Islands' pineapple output continues rapid decline
By Curtis Lum
Advertiser Staff Writer
By Curtis Lum
Fresh pineapple production and sales last year were the lowest since the state began keeping records in 1950, and the outlook for this year is even bleaker with the closure of Del Monte Fresh Produce's operations on O'ahu.
The value of last year's fresh pineapple crop was estimated at $75.5 million, a drop from the previous low of $79.3 million set in 2005, according to the National Agricultural Statistics Service in Hawai'i. The decrease was despite a 5 percent increase in the fresh-market farm price to $630 a ton, compared with $600 a ton in 2005.
The state's pineapple growers produced 188,000 tons of fresh pineapple in 2006, an 11 percent drop from 2005's 212,000 tons, which was the previous record low. Sales of fresh Hawai'i pineapples dropped from 106,000 tons in 2005 to 99,000 tons last year, while sales of processed pineapples dropped 16 percent to 89 tons in 2006.
It was the third consecutive year that pineapple production and sales have declined. Much of the blame is competition from foreign producers and a cutback in production.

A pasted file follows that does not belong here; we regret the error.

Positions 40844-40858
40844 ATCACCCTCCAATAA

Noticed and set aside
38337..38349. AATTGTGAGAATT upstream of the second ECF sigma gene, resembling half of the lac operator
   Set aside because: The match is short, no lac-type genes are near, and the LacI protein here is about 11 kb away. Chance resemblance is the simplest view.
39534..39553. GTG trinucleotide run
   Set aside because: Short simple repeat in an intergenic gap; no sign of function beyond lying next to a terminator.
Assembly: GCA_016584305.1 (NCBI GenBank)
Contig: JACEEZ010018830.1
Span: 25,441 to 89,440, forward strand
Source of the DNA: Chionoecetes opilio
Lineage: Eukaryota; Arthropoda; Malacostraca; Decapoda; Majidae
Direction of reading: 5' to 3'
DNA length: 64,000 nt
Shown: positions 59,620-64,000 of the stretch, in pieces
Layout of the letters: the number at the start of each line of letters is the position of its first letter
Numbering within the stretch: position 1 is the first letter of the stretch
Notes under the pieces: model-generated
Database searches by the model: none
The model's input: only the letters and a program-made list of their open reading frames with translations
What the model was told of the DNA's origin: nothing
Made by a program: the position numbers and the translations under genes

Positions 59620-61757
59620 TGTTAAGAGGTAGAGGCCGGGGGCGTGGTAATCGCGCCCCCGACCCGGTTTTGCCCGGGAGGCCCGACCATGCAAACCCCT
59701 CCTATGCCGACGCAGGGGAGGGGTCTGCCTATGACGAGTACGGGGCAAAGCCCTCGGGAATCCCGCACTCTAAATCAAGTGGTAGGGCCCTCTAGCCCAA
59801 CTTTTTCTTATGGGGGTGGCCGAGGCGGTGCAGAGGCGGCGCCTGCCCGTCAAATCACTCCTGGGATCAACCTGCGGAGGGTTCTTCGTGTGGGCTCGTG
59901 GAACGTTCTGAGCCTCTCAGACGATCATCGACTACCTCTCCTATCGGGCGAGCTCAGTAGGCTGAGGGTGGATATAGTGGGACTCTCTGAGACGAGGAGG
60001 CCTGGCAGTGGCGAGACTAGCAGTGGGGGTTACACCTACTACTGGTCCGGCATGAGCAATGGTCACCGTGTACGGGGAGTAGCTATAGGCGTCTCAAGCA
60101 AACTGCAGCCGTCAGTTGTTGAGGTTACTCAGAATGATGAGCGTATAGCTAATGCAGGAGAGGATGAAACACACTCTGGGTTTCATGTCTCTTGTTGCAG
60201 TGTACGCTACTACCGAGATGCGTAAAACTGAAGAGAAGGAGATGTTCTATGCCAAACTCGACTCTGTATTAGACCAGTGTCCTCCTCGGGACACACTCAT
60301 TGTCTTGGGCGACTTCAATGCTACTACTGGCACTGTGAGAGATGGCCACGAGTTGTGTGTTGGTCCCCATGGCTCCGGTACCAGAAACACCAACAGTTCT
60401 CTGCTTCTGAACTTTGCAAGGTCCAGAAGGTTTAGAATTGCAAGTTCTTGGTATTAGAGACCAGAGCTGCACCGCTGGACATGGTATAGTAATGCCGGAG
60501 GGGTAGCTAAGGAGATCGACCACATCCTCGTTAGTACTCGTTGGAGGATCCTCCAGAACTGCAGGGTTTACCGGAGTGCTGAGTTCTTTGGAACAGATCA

The NASS reported a loss of 100 acres of pineapple production in 2006 and did not include the more than 5,000 acres taken out of pineapple when Del Monte shut down its Kunia operations in November. Last year, 139,000 acres were in pineapple in Hawai'i, the report said.
Mark Hudson, director of the NASS field office in Hawai'i, said the Department of Agriculture does not make production projections, but said it "would be a fair assumption" that Del Monte's departure will have a significant impact on pineapple production in 2007.
"It'll be down," Hudson said.
Hawai'i's two other major pineapple growers are Dole Food Co. Inc. and Maui Land & Pineapple Co.
The state record for pineapple production was set in 1955 at 1.5 million tons, and the highest sales total was recorded in 1991 at $107.8 million.
Reach Curtis Lum at email@example.com.